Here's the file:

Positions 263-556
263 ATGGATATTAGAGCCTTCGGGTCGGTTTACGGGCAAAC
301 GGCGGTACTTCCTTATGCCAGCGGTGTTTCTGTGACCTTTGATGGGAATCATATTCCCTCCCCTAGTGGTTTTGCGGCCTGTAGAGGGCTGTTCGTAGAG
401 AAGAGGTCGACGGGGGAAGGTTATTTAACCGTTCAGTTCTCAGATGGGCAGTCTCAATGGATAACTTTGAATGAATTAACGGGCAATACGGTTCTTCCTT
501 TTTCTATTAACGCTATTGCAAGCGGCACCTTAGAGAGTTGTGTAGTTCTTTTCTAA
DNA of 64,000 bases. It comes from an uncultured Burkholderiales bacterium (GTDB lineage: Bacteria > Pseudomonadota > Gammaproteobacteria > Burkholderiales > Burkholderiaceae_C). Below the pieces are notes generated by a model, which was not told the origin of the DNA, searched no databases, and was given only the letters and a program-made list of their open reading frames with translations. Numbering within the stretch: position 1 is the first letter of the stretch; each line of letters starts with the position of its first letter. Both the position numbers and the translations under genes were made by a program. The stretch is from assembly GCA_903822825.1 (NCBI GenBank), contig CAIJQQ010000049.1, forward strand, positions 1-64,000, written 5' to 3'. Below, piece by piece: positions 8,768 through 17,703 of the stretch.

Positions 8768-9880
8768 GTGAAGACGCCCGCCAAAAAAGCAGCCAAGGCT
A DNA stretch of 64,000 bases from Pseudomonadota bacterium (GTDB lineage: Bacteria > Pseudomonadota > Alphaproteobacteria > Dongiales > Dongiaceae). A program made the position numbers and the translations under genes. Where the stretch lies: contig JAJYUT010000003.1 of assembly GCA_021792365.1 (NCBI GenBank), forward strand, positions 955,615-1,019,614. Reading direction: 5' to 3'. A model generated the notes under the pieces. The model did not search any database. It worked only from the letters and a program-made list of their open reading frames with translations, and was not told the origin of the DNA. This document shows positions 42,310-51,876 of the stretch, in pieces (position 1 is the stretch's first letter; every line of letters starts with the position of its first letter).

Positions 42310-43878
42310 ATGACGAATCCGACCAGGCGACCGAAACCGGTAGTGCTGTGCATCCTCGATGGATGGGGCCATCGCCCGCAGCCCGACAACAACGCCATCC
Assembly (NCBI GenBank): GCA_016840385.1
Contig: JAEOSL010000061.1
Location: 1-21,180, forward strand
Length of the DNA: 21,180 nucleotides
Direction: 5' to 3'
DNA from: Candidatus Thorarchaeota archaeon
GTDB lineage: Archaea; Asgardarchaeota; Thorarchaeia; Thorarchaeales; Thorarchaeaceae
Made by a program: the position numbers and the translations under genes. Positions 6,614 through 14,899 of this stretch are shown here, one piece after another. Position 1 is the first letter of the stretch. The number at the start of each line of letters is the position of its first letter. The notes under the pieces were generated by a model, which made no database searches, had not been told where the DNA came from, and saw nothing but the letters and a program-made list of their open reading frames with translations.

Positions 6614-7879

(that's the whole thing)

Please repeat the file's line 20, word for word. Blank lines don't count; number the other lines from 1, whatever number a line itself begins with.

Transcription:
Positions 6614-7879